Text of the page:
The women keeping the North West on course
Motorcycling is such a male dominated sport that Maria Costello has made headlines this week as the only female rider at the North West 200.
The 40-year-old from Northampton is competing at the event for the 10th year and says she loves the Triangle circuit.
However, there are ladies working tirelessly behind the scenes, helping make the event run as smoothly as possible.
Gillian Lloyd acts as assistant to Event Director, Mervyn White and his wife, Hazel who gives all-year-round support.
In a full-time role, mother-of-two Gillian looks after the sponsors and deals with hospitality. She is also responsible for the technical information about the riders and deals with general enquiries from the public.
Regular spectators at road racing events in Northern Ireland will be familiar with the voice of Valerie Crichton who is a member of the Race Control Team, which is headed by her husband, John.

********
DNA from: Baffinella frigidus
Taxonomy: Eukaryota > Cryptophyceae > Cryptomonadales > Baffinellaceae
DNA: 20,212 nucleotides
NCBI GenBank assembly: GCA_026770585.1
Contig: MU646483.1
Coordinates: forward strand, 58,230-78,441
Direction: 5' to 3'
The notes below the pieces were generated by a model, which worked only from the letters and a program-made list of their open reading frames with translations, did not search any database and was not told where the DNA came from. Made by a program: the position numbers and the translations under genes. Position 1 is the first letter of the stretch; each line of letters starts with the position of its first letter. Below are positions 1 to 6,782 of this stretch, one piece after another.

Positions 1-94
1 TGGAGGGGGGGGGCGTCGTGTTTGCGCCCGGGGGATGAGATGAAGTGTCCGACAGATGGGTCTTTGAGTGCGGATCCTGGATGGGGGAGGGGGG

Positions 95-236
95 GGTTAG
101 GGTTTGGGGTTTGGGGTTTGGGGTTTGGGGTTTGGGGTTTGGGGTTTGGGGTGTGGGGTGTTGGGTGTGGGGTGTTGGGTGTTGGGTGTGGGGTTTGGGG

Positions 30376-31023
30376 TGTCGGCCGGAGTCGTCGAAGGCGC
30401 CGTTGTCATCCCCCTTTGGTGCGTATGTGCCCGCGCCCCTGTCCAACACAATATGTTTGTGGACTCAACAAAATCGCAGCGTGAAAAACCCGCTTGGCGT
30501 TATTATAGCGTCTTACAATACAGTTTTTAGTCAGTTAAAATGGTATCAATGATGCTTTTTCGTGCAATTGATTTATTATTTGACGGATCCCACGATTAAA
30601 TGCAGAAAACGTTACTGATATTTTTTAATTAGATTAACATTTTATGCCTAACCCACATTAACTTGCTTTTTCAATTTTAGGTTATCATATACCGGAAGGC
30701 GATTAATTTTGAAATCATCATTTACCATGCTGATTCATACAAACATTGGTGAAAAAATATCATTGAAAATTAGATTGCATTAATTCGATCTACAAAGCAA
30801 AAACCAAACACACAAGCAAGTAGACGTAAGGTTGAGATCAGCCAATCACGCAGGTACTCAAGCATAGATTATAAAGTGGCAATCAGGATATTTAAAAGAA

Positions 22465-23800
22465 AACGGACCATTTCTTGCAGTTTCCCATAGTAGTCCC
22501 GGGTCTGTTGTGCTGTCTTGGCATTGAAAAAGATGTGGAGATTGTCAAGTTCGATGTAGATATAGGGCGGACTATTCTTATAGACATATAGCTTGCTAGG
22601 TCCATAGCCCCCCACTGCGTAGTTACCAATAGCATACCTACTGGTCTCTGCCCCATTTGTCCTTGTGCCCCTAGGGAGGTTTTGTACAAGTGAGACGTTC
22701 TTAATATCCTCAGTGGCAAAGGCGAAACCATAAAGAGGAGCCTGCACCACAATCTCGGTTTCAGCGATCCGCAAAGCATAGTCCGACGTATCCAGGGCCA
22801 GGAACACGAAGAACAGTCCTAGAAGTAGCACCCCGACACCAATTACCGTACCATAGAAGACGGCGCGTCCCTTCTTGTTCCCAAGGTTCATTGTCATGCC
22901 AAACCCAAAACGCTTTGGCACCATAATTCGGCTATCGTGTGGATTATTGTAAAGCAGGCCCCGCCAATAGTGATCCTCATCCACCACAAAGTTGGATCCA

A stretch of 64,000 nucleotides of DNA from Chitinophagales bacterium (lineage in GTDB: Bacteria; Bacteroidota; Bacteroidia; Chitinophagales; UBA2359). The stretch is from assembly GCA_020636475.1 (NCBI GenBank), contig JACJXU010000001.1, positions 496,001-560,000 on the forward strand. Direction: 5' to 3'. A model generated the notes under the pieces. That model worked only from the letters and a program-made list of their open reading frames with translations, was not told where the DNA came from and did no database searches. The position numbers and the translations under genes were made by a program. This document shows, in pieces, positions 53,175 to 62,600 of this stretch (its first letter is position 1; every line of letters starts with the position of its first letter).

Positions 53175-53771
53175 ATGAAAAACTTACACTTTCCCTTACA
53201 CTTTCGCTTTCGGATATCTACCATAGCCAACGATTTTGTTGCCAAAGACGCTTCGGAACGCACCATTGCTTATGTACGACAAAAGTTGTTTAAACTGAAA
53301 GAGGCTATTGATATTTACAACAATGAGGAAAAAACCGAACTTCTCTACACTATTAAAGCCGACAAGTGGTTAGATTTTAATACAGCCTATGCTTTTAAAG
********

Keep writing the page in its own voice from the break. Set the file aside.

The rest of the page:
Valerie will interrupt the commentators to advise riders about the races and update the spectators when there are delays. She is also involved in training the marshals and, along with Sheena Munnis, looks after lost and found children.
Valerie and Sheena have been part of the North West for many years and on the Friday of race week they invite between 400 and 500 children, mostly from schools around the circuit, to a special programme of entertainment in the pits area.
Two more ladies look after the press and the race results, both in practice and on race day.
Lisa Hemphill, assisted by Roisin Baxter, deals with the world's media and assists the BBC with their live coverage. They started coming to the North-West 200 to help their respective fathers, John Adams and Terry Butcher who manage the course.
This year they will be dealing with journalists from South Africa, Italy, Germany and Belgium.
Another father and daughter team is Leslie and Jacqueline Doherty who, with son David, make up the First Aid Controller medical team.
They are responsible for the well-being of not just the riders, but also the hundreds of volunteers and thousands of spectators and residents around the course.
Now all that is needed is a little lady luck with the weather.